SciTech

Where’s the green?

As nature bursts into color this autumn, chemical processes transform leaves, and leaf peepers hike through mountains in pursuit of nature’s deepest hues.

In autumn, large changes come in small sizes.

Frederick Utech, adjunct professor of biological sciences, said that when temperatures drop, autumn leaves form an abscission zone, or a collection of tightly grouped cells within the leaf. As this happens, the leaf’s chlorophyll molecules break down and other pigments show through.

Leaves contain several color pigments, the most dominant of which is chlorophyll, the green pigment that is responsible for photosynthesis. When the chlorophyll breaks down, it produces magnesium, which goes back into the tree to make chlorophyll for next year.

“In a forest, nothing is given or destroyed. That’s basic physics and chemistry,” Utech said.

The color change is also ecological, meaning that it depends on environmental history, selection, and response. The first cool night in autumn usually triggers changes in the leaves’ biochemistry, which lead to different colors.

Part of the reason that autumn landscapes are colorfully transformed is that colors change all at once for deciduous, or leaf-bearing, trees.
“Whether you’re in New England or in the Smoky Mountains or anywhere in between, the appearance of color is synchronized for that area,” Utech said.

Most deciduous forests contain tree species that are generations old. Some of these species have undergone climatic selection, and so they change color at the same time.

“That is why you get the whole hillside in color,” said Utech, pointing toward Schenley Park. You have to gaze beyond Pittsburgh, however, to get the full flavor of autumn colors.

Utech said that color diversity is greater in the south than in the north, because the deciduous forests in New England do not have as many deciduous species as in Pennsylvania. Likewise, the middle and southern Appalachians experience more shades of red than in New England because there are more species in the Appalachian area.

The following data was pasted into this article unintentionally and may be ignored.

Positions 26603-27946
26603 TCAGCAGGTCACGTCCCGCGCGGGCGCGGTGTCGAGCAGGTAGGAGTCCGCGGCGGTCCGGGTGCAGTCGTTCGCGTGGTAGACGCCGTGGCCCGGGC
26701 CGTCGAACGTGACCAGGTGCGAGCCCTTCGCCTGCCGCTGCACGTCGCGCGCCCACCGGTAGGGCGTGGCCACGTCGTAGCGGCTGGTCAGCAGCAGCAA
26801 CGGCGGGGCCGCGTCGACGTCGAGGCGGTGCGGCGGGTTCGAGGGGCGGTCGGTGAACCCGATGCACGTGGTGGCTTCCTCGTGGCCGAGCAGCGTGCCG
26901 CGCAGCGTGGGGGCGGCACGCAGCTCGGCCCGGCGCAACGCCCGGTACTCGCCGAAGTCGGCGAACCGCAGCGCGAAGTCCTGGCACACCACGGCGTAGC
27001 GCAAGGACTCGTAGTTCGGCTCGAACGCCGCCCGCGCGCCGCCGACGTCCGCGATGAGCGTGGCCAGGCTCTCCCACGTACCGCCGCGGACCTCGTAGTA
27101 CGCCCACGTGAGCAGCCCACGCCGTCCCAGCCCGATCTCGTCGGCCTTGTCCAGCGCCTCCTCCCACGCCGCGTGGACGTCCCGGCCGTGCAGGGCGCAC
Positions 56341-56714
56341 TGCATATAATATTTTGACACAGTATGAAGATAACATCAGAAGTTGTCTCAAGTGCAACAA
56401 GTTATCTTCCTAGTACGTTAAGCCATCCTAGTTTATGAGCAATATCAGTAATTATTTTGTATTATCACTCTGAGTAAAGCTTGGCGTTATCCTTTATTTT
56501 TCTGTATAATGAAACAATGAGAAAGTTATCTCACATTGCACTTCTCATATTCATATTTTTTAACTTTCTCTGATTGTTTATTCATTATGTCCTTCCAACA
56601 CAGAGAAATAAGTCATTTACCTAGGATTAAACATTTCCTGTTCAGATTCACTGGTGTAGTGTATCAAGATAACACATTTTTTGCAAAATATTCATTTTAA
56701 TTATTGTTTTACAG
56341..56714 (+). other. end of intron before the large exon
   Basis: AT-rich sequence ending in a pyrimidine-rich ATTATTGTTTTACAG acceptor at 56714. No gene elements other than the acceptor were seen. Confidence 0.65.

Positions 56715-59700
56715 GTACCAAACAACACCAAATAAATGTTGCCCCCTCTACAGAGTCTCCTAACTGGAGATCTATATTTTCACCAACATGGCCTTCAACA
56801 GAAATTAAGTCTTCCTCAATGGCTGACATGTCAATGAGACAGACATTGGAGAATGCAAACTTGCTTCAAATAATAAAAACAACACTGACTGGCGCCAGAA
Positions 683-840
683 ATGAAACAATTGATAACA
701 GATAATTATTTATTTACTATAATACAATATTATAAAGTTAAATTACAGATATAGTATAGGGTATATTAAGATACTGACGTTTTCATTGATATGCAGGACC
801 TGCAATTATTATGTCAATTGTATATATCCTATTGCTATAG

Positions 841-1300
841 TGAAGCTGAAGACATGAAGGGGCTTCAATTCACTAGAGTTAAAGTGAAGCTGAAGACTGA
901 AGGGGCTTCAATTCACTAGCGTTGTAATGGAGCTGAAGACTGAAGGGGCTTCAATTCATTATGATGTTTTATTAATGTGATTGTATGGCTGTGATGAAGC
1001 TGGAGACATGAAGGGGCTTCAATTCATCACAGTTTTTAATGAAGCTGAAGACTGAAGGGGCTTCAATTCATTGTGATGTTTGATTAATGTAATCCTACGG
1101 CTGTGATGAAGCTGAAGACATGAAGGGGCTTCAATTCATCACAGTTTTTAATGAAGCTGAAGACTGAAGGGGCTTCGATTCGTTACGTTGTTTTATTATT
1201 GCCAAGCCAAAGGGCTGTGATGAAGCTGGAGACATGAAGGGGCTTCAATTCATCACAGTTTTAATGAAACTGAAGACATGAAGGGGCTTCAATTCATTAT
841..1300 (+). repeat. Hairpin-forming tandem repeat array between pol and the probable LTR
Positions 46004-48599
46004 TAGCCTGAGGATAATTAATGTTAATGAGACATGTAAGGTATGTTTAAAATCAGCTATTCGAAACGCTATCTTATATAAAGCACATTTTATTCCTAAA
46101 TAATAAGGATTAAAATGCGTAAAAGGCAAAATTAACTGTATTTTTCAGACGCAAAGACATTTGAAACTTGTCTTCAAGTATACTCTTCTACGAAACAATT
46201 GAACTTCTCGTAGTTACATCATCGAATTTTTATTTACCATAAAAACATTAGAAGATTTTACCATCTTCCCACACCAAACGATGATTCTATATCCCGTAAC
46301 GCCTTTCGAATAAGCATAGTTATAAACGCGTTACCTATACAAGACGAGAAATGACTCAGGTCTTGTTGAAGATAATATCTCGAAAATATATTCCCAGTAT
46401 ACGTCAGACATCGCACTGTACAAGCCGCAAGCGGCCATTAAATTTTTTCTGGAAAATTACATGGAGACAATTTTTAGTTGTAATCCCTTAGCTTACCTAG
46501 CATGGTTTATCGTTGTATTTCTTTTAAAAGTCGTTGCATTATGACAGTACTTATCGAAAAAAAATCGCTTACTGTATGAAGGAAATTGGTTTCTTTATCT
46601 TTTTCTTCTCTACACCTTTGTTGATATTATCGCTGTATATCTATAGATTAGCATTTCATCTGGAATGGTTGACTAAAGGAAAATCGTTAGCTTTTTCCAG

“So the range of colors is going to be quite different in the range of deciduous forests,” Utech said.

The Rocky Mountains, for instance, have only one deciduous species, the aspen, but this species exhibits intense yellow in autumn.

“It’s a little different story than what’s going in the East,” he said. “You’re not talking about all these colors, but it’s still pretty spectacular,” he said.
Utech’s favorite foliage comes from the Great Smoky Mountains in North Carolina. He said that the mountains allow people to see the vertical presentation of leaf colors.

He also recommended taking a day trip to Seven Springs or the Laurel Highlands. There is enough vertical relief in these places, he said, that you get the “feeling of being surrounded by forests.”

A small plane or hot air balloon ride, he said, would also be a good way to see the foliage. “It’s kind of neat to just see all of the colors fly by you.”

You do not have to be airborne, however, to catch a glimpse of the colors. This year, the Tucker County Alpine Festival hosted the 18th Annual Leaf Peepers Festival in Canaan Valley, W.Va., the weekend of September 23.

William Smith, the director of the festival’s information center, said, “It’s a growing festival to celebrate the arrival of the fall colors.”

During the festival, people participate in various events, including hiking, fly fishing, and a golf tournament. Leaf peepers also tour the mountains and take pictures along side roads.

“The festival’s position is to get them here, and after that, they can do what they like,” said Smith. “It’s just a very alive weekend area wide.”

Smith said that the festival is also an opportunity for businesses to sponsor events.

Canaan Valley is popular for its mix of reds and oranges. The reds from maples turn as early as late August, with yellow consistently turning throughout the season.

“I think the colors around here rival what you’re going to find in New England,” Smith said.

But in spite of the West Virginia landscape, thousands of visitors flock to New England each year to catch a glimpse of bright yellows and reds.

According to the Boston Globe’s article “Leaf Peepers Flock to N.H.,” 1.1 million vehicles passed through New Hampshire tollbooths last Columbus Day weekend, right around the time of peak foliage.

“People are very happy so far,” said Vicky Cimino, a spokeswoman for the New Hampshire Division of Travel and Tourism Department.

“Fall is an important season for us. It’s our second-busiest season [after summer]. It’s a billion-dollar season.”

Regardless of location, you will have to plan ahead if you want to catch the peak of fall foliage. Smith said that peak foliage happens nearly overnight in Canaan Valley.

“It’s just that one time when you look out and say ‘Man, this is it,” he said. “It’s just an abstract day.”